Furthermore, when we look at all of the father figures that exist in Henry Park’s life, we are able to understand why he has so much confusion as to who he really is. When a child is born, specifically a male, his father is the main point of guidance throughout his life. Almost every moral law, every basic foundation of character, is taught to a young man by his father. Now, while none of the father figures in Native Speaker are not actually Henry Park’s father, we can look at all of their conflicting messages as contributing factors to Henry Park’s ultimate failure to find a true family and role in society. Looking at Dennis Hoagland, it is clear that his influence as a father is representative of the American way of life, forcing Henry Park to feel as if his job is the most important thing, seeming insensitive to others, embodying the “win at any cost” mentality that is common in the business world of the United States of America. This is evident in the passage where Hoagland is introduced: “It was Dennis Hoagland. The grand never-knocker. he was wearing a red rain slicker and a canvas fishing hat pinned with wet flies and nymphs. As usual, Hoagland had waited to come at us from an unseeable angle. His dog, Spiro, unleashed, heeled behind him and yelped once in pain as he lowered himself to the floor” (38). Everything about Hoagland’s entrance oozes mastery over his surroundings — the dog, the fishing hat indicating that he can reel anything (and anybody) in, the bright red coat showing that he commands attention, and sneaking up when all of the coworkers least expect him, all of this is indicative of the type of ideologies that he tries to teach Henry Park — the ideologies of America and conquest. This is very different than the father figure of Emile Luzan, who Henry indirectly characterizes when he says, “I could see him, Luzan, sitting there in his brown suit and square black-framed glasses. He was a primary organizer of small New York-based Filipino-American movement for Ferdinand Marcos’ return to the homeland; he collected money for press notices, pro-Marcos picnics, anti-Aquino rallies. Nothing violent” (43). This is a stark contrasts from the way Hoagland was introduced. Luzan is described as wearing brown, a very neutral and bland color in contrast to Hoagland’s red raincoat. Furthermore, while Hoagland’s image is dominated by the ideas of mastery and conquest, Luzan’s is based around helping others, non-violence, and being a member of a community rather than the master of one. Having such contrasting figures influencing his mindset, it is natural that Henry Park was unable to decide between the consistency and social status of his job, and the plainly good-naturedness of Emile Luzan. These two influences being only the two main ones among many others, including Henry’s Greek-American friend Jack and Henry’s actual father, who was a strict Korean engineer. It is as if all these different people are pulling Henry into different familial states of mind, and he is caught in the middle, ultimately never choosing one and never assimilating, being forced into a life of alienation.
Henry Park’s overall confusion with defining family is made most evident in his own family life, specifically in his relationship with his wife. The novel opens with Henry’s wife leaving to go on a trip, before which she gave him a list of who he was. Park states, “I didn’t know what she was handing me. She had been compiling it for the last year or so we were together. Eventually I would understand that she didn’t mean the list as exhaustive, something complete, in any way the sum of my character or nature” (1). The very concept of a list of who somebody is, and the fact that one could be applied to Henry Park, speaks volumes about his character. A spouse is supposed to know his or her partner better than anybody else in the world, their true persona, yet Henry Park’s wife has to compile a whole list of who he is, and most of it is not flattering, saying Park was a “Surreptitious/B+ student of life/first thing hummer of Wagner and Strauss/illegal alien/emotional alien/genre bug/Yellow peril: neo-American/great in bed/overrated/poppa’s boy/sentimentalist/anti-romantic/ _________ analyst (you fill in)/stranger/follower/traitor/spy” (5). While most of these are negative, it is also noticeable that a lot of them are contradictory. This speaks to Park’s internal conflict of being pulled in so many directions by so many different influences. Henry’s wife is just as lost as Henry is when it comes to trying to pin down Henry Park’s true essence. The only item on the list that truly speaks to Henry’s issues is the title of “poppa’s boy.” Henry is constantly looking for a father figure to please, and this is one of the main reasons he can never assimilate into a family or society, because he has so many father figures with conflicting interests, that pleasing one would displease another. He always is forced to leave somebody displeased, it is inevitable, but it is also strictly against his nature. By trying to fit into so many families, he doesn’t fit into any of them.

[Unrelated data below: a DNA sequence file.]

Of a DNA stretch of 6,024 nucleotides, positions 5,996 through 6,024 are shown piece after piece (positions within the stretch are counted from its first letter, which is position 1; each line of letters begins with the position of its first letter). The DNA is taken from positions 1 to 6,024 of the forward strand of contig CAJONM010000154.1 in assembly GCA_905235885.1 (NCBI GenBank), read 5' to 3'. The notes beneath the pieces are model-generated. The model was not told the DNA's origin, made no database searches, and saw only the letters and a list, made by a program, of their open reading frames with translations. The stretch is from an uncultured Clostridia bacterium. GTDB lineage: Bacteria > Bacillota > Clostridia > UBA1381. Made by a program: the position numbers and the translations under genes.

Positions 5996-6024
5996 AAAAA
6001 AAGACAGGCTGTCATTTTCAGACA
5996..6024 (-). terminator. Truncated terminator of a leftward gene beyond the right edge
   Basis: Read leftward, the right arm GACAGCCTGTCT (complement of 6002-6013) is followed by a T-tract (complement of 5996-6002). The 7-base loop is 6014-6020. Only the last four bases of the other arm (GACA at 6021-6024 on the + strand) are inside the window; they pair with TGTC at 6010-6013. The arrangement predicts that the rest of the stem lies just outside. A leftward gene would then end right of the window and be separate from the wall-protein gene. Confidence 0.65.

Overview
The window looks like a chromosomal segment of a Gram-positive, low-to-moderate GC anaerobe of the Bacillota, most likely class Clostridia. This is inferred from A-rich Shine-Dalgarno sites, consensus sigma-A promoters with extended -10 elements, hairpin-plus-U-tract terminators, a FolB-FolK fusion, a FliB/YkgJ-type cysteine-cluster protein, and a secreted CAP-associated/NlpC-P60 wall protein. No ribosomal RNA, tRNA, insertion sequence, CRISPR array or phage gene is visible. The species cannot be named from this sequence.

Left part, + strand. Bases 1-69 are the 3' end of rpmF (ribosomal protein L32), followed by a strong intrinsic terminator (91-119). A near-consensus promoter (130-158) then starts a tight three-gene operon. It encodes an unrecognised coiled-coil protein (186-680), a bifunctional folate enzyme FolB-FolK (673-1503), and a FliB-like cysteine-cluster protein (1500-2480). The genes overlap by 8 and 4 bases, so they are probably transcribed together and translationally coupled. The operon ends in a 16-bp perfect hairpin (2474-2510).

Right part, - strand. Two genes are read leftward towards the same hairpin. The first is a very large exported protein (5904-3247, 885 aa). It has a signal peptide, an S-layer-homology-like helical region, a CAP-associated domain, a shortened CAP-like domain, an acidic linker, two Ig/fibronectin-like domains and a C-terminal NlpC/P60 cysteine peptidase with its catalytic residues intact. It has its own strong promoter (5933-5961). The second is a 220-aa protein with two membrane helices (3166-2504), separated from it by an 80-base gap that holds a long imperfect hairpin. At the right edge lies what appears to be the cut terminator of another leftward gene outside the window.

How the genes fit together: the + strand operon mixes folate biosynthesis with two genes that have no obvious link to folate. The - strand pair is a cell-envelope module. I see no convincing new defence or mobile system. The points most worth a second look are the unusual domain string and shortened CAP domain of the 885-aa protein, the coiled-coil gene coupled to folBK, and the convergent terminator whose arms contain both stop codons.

Between being forced to keep his work secret from his wife, being forced to take on new persona after new persona when going on investigations, and having to fit into the typical American workplace where money and success are the only two things that matter, Henry Park lost sight of himself. It is impossible for one to successfully assimilate into a new society as an immigrant if that individual cannot even assimilate into a family on the most basic of levels. Family is the foundation of one’s existence. If one cannot recognize his or her role within a familial hierarchy, then there is no base for a life to be built upon. This is the case in the life of Henry Park in Chang-Rae Lee’s novel, Native Speaker. Since he has no base of family, Henry Park doesn’t know what his true morals are or who he truly cares for in life. Flitting back and forth between father figures like Emile Luzan and Dennis Hoagland leaves him only more confused, with a failed marriage, and unassimilated into American society. He enters the country as an alien, and is forever alienated by his indecision and inability to commit to family.